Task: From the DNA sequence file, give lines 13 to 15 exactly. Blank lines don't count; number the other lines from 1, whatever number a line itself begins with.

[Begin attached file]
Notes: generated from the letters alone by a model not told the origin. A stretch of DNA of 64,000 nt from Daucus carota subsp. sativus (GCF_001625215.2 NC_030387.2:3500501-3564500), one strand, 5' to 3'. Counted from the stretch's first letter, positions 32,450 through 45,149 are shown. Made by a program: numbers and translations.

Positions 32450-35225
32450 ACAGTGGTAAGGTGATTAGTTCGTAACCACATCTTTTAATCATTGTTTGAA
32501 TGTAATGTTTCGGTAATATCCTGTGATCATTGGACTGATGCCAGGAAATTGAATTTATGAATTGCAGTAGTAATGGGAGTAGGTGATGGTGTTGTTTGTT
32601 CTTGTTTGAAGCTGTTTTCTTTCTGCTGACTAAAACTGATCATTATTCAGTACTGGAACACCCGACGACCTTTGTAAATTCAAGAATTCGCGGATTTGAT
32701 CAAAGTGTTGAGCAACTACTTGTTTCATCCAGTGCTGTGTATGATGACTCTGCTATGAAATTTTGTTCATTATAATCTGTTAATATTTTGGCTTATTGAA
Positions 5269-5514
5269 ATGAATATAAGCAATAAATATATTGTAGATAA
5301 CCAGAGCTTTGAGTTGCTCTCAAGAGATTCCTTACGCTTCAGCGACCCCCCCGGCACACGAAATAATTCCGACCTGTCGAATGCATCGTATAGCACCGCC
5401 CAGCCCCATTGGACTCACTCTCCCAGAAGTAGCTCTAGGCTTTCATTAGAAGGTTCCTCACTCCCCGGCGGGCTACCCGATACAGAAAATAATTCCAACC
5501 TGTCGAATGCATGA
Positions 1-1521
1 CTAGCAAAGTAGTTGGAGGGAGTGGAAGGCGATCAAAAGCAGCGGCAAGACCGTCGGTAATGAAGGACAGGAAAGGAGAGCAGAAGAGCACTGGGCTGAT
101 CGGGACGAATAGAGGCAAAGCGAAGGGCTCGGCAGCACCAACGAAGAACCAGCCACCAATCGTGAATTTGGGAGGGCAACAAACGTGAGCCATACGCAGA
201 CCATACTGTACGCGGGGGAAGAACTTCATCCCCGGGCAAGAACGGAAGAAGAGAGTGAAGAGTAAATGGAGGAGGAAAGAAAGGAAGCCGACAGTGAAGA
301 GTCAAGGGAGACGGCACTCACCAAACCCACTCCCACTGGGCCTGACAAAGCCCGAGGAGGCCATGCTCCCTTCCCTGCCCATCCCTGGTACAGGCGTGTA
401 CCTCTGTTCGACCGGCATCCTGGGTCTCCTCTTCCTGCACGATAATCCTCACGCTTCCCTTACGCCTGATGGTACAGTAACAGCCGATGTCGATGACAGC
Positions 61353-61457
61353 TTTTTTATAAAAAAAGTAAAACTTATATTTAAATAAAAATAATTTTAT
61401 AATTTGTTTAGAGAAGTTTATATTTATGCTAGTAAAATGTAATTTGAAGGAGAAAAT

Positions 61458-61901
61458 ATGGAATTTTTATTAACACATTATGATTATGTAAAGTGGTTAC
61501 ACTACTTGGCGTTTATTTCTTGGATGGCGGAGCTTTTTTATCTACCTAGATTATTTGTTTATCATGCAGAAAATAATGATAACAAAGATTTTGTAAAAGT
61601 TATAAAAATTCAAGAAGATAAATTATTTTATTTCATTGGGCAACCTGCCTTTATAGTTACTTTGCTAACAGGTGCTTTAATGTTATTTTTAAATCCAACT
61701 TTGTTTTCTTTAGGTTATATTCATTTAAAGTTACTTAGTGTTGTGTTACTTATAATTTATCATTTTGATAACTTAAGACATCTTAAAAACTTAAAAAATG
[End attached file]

1 CTAGCAAAGTAGTTGGAGGGAGTGGAAGGCGATCAAAAGCAGCGGCAAGACCGTCGGTAATGAAGGACAGGAAAGGAGAGCAGAAGAGCACTGGGCTGAT
101 CGGGACGAATAGAGGCAAAGCGAAGGGCTCGGCAGCACCAACGAAGAACCAGCCACCAATCGTGAATTTGGGAGGGCAACAAACGTGAGCCATACGCAGA
201 CCATACTGTACGCGGGGGAAGAACTTCATCCCCGGGCAAGAACGGAAGAAGAGAGTGAAGAGTAAATGGAGGAGGAAAGAAAGGAAGCCGACAGTGAAGA